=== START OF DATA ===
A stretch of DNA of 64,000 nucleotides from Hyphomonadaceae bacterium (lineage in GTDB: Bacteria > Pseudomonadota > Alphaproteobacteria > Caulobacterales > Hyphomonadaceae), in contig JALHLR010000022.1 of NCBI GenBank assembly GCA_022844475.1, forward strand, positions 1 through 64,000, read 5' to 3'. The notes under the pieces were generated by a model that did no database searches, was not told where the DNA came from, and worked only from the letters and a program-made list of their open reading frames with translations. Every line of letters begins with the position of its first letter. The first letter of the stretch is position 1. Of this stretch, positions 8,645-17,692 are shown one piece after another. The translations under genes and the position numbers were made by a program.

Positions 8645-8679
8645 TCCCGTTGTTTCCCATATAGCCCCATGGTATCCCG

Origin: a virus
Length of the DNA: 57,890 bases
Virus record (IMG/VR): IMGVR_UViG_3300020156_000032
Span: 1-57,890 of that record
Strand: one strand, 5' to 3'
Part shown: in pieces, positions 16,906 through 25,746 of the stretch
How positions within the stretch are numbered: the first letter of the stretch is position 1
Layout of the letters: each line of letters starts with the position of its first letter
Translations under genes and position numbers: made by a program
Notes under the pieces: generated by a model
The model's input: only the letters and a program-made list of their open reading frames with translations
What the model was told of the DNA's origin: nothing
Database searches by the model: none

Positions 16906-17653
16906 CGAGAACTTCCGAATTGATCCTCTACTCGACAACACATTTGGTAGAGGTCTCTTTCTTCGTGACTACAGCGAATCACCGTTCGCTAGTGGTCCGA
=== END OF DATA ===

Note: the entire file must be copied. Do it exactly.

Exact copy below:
A stretch of DNA of 64,000 nucleotides from Hyphomonadaceae bacterium (lineage in GTDB: Bacteria > Pseudomonadota > Alphaproteobacteria > Caulobacterales > Hyphomonadaceae), in contig JALHLR010000022.1 of NCBI GenBank assembly GCA_022844475.1, forward strand, positions 1 through 64,000, read 5' to 3'. The notes under the pieces were generated by a model that did no database searches, was not told where the DNA came from, and worked only from the letters and a program-made list of their open reading frames with translations. Every line of letters begins with the position of its first letter. The first letter of the stretch is position 1. Of this stretch, positions 8,645-17,692 are shown one piece after another. The translations under genes and the position numbers were made by a program.

Positions 8645-8679
8645 TCCCGTTGTTTCCCATATAGCCCCATGGTATCCCG

Origin: a virus
Length of the DNA: 57,890 bases
Virus record (IMG/VR): IMGVR_UViG_3300020156_000032
Span: 1-57,890 of that record
Strand: one strand, 5' to 3'
Part shown: in pieces, positions 16,906 through 25,746 of the stretch
How positions within the stretch are numbered: the first letter of the stretch is position 1
Layout of the letters: each line of letters starts with the position of its first letter
Translations under genes and position numbers: made by a program
Notes under the pieces: generated by a model
The model's input: only the letters and a program-made list of their open reading frames with translations
What the model was told of the DNA's origin: nothing
Database searches by the model: none

Positions 16906-17653
16906 CGAGAACTTCCGAATTGATCCTCTACTCGACAACACATTTGGTAGAGGTCTCTTTCTTCGTGACTACAGCGAATCACCGTTCGCTAGTGGTCCGA